The SARS-CoV2 pandemic of year 2020 caused unprecedented disruptions globally. With lockdowns implemented in many countries, scientific research such as biomedical sciences, experienced major disruptions in the access and supply of research materials and equipment.
With these disruptions, the dependence of research on centralized infrastructure had become apparent. Without the scientific equipment and the associated infrastructure, many aspects of research grinded to a halt. Yet, this highlights the need for adaptations to build our own devices, particularly how scientific apps and mobile devices including the “Internet of Things” can help. In this, a phrase that I previously used to describe the early work of scientific phone apps – “Set My Scientists Free” seems apt to describe a much-needed change.
Rehashing from a previous review on biomedical science mobile apps (Gan & Poon, 2016), many scientific discoveries took place in the private living spaces of the scientists. From Antonie van Leeuwenhoek’s “Animacules” (Dunea, 2018), Edward Jenner’s now-unethical smallpox vaccine (Riedel, 2005), Gregor Mendel’s peas (Miko, 2008), to Alexander Flemming’s accidental Penicillin (Tan & Tatsumura, 2015), many of these discoveries would have been impossible with today’s scientific structural restrictions and bureaucracy. The re-quoting of “structures become shackles” from Christopher Nolan’s 2012 Batman movie is now uncannily fitting in how the experimental scientists of today are shackled to the specialized equipment and associated infrastructure.
The dependence on infrastructure, while improving efficiency, may also be departing from the spirit to how the very first scientific equipment, along with many scientific discoveries were made. And it is in this spirit that scientific phone apps, such as those that could displace equipment e.g. APD Colony Counter (Wong, Yeo, & Gan, 2019), GelApp (Sim, Nguyen, Lee, & Gan, 2019) were made. With these examples, there is certainly space for an increase in the variety of such apps to eventually allow entire research processes to be performed in setting scientists free.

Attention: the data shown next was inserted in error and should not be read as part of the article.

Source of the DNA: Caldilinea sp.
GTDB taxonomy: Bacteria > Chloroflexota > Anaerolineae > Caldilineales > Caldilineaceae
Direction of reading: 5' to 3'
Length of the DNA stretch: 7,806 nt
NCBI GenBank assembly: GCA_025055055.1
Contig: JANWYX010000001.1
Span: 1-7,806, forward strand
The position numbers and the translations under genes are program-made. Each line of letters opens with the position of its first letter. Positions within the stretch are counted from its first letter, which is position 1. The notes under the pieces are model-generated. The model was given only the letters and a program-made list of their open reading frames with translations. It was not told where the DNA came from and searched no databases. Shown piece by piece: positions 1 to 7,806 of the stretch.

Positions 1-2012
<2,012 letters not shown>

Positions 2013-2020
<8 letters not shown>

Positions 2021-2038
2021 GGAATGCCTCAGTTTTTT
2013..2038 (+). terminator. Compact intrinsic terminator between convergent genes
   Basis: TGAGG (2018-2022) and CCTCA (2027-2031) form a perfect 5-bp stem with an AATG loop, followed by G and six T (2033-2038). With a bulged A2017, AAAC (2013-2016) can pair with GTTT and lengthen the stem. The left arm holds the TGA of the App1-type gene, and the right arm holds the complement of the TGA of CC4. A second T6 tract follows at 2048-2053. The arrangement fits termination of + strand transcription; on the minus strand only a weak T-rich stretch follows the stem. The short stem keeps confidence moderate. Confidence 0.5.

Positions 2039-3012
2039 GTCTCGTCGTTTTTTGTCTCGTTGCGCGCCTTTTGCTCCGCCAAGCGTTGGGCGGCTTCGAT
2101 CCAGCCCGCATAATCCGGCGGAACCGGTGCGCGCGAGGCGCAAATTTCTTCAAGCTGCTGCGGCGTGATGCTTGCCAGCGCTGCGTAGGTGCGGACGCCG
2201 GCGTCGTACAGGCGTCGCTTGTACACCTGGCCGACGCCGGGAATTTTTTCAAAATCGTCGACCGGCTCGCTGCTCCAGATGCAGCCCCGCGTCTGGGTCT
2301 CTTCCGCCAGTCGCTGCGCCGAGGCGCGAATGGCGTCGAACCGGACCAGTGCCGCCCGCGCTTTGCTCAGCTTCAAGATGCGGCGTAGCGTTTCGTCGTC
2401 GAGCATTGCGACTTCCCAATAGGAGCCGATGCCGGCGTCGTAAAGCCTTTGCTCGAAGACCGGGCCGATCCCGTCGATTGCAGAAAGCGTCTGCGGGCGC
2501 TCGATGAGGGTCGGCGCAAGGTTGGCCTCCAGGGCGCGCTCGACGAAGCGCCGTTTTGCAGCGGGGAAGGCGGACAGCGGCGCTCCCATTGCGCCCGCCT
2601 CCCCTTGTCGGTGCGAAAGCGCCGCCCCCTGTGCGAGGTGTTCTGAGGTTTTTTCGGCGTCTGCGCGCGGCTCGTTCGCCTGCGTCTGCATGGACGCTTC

Coupled with 3D printers and microcontroller kits, more devices that leverage on sensors beyond the repertoire within smartphones could be made (e.g. APD SpectBT in Ng et al., 2019). Just as was proposed for psychological research (Gan & Yeo, 2020), the same could be made for other research disciplines, including improving accessibility of scientific research to the general public in citizen science.
There are certainly challenges to making a “home-made” high precision and high accuracy equipment. No one would argue that equipment like a Synchrotron or an electron microscope would best be centralized given the infeasibility of having one in personal living spaces. Research requiring high biosafety containments are also best kept centralized. Yet, let us not forget that scientific progresses were made by intelligent individuals using their scientific acumen and powers of observation. None of the “fathers” of the scientific fields mentioned earlier relied on the structures that we are so dependent on today, even though some may argue that those discoveries were quite crude.
A short digression to counteract the objection, the great scientists of old utilized whatever was available to them, including Leeuwenhoek’s building of the first microscope, a clear example of a technological breakthrough ahead of Leeuwenhoek’s time.
Apart from microcontroller kits and 3D printed equipment e.g. a cell incubation system (Vera, Schwan, Fatsis-Kavalopoulos, & Kreuger, 2016), “Do It Yourself” or DIY lab equipment or research consumables (such as bacteria agar using household materials, links provided in “Additional Resources”) are now widely available. These developments have moved into the molecular realm with the increased availability of open source projects and economical molecular biology reagents (such as those provided by the ODIN). It is almost certain that in time, more DIY devices will made available to complete the various research processes without expensive commercial devices, albeit at some compromises.